Vitiligo, Causes, Symptoms and Best Treatment

Vitiligo, Causes, Symptoms and Best Treatment

Vitiligo, Causes, Symptoms and Best Treatment

Vitiligo is a condition that causes the skin to lose its colour. It affects between 0.2 per cent and 1 per cent of people around the world.

It can occur in people of any race. It is most noticeable, though, among people with dark skin.

Because the contrast between the normal skin tone and the white patches that have been affected by vitiligo treatment is more pronounced.

People with vitiligo experience colour loss in various areas of exposed skin.

Some may experience the discolouration in the mouth, in the hair on the scalp, or in their eyelashes or eyebrows.

What Causes Vitiligo and Who Gets It:

Vitiligo is the result of the skin’s melanocytes being destroyed. Melanocytes are cells within the skin that produce melanin, which is responsible for giving the skin its colour.

Vitiligo is generally thought to be an autoimmune disease in which the body mistakenly destroys its own melanocytes.

Research from the past decade more conclusively shows that the immune system indeed plays a role in how the skin condition develops.

There are two main types of vitiligo:

Nonsegmental vitiligo is the more common type. Patients with nonsegmental vitiligo experience white patches on both sides of the body.

Segmental vitiligo, On the other hand, occurs mainly in one area (or segment) of the body. About 10 per cent of vitiligo cases is segmental vitiligo.

White Patches on the Skin Are the Most Common Sign of Vitiligo:

The biggest sign that someone may have vitiligo is light or depigmented spots appearing on the skin.

The spots can show up anywhere on the body, though they usually first appear in areas that receive a lot of sun exposure, such as on the face, arms, neck and hands.

It is also not uncommon for the spots to appear in the groin area, in the armpits, and around the belly button.

Vitiligo, Causes, Symptoms and Best Treatment

There are some other signs of vitiligo, including:

  • Hair turning grey or white prematurely.
  • Eyelashes or eyebrows losing colour and turning white.
  • Change of colour in the retina of the eye.
  • Colour loss in the nose and mouth area.

Where the spots appear, how widespread the condition is, and how it will progress varies from person to person.

Most people with the skin disorder experience it in many different areas of the body.

This type, called generalized vitiligo, tends to show up symmetrically on both sides of the body.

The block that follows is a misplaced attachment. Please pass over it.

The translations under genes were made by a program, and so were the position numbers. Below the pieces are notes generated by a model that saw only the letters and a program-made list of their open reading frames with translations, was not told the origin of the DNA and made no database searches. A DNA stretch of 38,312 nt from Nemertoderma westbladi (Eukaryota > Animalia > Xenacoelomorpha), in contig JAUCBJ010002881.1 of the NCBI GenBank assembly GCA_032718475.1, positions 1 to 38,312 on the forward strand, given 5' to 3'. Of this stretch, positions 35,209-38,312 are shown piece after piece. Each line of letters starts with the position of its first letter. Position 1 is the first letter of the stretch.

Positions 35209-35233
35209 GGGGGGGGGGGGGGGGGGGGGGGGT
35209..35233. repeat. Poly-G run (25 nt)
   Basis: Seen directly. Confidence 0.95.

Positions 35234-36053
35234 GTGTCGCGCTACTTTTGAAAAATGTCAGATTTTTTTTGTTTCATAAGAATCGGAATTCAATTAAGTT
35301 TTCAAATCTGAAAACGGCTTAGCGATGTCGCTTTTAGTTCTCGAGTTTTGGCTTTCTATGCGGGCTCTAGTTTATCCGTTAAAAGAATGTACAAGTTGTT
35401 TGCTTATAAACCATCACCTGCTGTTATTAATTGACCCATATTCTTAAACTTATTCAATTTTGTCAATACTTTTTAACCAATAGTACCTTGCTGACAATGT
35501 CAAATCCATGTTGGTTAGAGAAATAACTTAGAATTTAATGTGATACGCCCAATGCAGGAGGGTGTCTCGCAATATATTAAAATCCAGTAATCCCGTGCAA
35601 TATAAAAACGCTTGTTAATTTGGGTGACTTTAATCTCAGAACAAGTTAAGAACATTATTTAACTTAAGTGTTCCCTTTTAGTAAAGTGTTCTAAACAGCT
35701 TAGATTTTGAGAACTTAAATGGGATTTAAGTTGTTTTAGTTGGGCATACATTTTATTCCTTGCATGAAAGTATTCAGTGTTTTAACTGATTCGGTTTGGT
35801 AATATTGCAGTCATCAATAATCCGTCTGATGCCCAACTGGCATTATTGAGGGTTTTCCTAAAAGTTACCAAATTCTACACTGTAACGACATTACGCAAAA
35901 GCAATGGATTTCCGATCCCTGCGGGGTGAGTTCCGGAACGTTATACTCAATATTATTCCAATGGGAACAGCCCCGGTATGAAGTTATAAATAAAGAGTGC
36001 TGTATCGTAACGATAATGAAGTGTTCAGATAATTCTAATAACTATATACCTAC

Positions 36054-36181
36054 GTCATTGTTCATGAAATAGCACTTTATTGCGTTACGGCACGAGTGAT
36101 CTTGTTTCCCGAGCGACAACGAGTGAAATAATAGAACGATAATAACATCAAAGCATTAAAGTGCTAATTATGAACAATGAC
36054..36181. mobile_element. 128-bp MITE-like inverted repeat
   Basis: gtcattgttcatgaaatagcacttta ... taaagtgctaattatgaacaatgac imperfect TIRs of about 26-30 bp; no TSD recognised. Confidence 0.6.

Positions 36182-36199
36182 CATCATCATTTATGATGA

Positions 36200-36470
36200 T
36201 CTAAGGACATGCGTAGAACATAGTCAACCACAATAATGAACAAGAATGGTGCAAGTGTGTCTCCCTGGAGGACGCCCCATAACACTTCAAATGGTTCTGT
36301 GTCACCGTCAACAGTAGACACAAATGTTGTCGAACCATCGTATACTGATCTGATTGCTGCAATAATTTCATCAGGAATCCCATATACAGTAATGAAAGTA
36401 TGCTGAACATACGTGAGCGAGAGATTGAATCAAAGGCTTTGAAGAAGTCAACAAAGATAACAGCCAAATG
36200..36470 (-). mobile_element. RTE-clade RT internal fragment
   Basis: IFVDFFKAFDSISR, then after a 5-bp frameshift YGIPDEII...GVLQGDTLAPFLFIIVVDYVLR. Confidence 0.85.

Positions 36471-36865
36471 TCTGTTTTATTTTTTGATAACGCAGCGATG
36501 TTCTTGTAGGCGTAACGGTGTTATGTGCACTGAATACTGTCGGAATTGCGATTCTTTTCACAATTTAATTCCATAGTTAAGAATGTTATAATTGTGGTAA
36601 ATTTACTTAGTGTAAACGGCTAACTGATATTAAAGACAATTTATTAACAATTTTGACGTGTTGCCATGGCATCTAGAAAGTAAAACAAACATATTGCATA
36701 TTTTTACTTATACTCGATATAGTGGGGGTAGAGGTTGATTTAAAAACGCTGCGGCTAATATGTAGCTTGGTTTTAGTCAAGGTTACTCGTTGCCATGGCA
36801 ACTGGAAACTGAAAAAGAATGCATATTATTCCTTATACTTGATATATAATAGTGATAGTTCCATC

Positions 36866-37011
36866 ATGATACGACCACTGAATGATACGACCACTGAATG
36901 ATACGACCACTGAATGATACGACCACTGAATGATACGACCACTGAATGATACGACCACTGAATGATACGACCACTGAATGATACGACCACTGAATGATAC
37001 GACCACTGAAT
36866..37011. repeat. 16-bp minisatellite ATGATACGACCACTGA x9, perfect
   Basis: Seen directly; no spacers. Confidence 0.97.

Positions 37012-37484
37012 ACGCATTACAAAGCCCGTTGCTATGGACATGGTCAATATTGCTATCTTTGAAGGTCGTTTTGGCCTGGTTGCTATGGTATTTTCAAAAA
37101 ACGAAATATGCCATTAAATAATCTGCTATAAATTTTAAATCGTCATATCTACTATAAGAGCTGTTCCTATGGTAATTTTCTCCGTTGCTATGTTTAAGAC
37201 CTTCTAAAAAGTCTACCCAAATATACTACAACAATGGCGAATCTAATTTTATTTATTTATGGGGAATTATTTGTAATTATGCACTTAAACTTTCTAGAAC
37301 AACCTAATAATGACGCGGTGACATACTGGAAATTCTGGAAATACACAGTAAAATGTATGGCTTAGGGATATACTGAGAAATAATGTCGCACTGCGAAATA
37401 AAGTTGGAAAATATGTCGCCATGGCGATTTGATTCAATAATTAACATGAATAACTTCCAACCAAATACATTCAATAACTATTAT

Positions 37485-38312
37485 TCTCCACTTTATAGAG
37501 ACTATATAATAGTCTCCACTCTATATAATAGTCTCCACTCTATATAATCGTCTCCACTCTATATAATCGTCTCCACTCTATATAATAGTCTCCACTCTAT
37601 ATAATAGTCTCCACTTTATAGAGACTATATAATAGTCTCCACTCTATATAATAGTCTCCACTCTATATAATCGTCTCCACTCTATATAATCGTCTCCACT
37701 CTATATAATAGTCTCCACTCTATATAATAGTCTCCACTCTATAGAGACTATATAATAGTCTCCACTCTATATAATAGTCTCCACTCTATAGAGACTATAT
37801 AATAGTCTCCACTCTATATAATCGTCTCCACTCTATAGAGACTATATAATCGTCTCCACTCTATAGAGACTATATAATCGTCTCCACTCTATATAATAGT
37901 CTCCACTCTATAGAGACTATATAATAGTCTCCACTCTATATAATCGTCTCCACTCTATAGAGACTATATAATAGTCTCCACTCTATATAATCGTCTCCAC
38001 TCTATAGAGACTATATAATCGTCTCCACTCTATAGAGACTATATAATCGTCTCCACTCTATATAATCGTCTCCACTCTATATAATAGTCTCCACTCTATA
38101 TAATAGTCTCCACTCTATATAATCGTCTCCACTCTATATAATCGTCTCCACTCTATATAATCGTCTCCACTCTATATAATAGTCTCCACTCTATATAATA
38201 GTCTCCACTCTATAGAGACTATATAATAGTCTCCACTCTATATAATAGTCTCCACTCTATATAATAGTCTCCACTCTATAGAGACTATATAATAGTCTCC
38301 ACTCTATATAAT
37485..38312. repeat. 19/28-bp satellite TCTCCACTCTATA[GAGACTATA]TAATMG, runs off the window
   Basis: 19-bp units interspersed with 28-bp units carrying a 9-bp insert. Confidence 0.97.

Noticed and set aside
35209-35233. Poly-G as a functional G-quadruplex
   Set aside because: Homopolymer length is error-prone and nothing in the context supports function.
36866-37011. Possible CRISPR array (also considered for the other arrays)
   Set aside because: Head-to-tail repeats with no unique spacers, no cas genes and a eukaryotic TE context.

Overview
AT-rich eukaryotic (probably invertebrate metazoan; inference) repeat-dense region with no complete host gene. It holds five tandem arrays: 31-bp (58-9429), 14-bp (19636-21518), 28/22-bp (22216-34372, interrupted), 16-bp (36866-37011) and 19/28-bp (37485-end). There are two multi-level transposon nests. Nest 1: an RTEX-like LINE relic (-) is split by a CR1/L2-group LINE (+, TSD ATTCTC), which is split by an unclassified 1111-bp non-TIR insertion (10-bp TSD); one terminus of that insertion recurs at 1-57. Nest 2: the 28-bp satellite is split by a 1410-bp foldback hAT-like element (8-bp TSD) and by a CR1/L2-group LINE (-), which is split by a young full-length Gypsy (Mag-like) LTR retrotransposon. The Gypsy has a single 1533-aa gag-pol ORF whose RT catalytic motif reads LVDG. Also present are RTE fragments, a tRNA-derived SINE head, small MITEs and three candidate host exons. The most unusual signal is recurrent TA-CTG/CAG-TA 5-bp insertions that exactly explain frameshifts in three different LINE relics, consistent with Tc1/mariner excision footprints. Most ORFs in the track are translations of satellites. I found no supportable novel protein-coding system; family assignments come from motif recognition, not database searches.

Others experience on the imperfection only on one side of the body or in just a few areas.

Diagnosed and Getting Treated Are Important:

If you suspect you may have the skin disorder, visit either your primary care doctor or a dermatologist in Delhi. When you are at your appointment, your doctor will likely ask:

  • Whether you have been diagnosed with an autoimmune disease.
  • If a close relative has been diagnosed with skin diseases.
  • If you have experienced any stressful or abnormal events recently, such as a severe sunburn or major life changes

All of these factors can increase your risk of developing skin disorder.

Most of the time, Dermatologist in Delhi will diagnose vitiligo by visually identifying white patches on the skin and considering your medical history.

He or she may use a Wood lamp, which uses ultraviolet light to identify pigment loss.

The tool tends to be most useful for people with fairer skin where the difference in colour is more subtle.

Some dermatologists will want to do more testing beyond a skin exam.

Your skin specialist may request a skin biopsy, which will show whether melanocytes are present in the skin. A lack of melanocytes is an indication of vitiligo.

He or she may also ask for a blood test to see if you have another autoimmune disease.

There is not currently a cure for vitiligo, and “nothing can be done to prevent it from spreading a dermatologist.

But there are a few treatment options that can help minimize the appearance of the white spots, including:

  • Using makeup and self-tanners to cover up white patches
  • Medications, including corticosteroid creams and ointments containing tacrolimus or pimecrolimus.
  • Light therapy, specifically narrowband UVB.
  • Pigment removal from the unaffected skin.
  • Surgery, including skin grafting, blister grafting, and tattooing

Some of these treatment options come with negative also side effects, such as scarring, dry and itchy skin, and skin with a streaky appearance.

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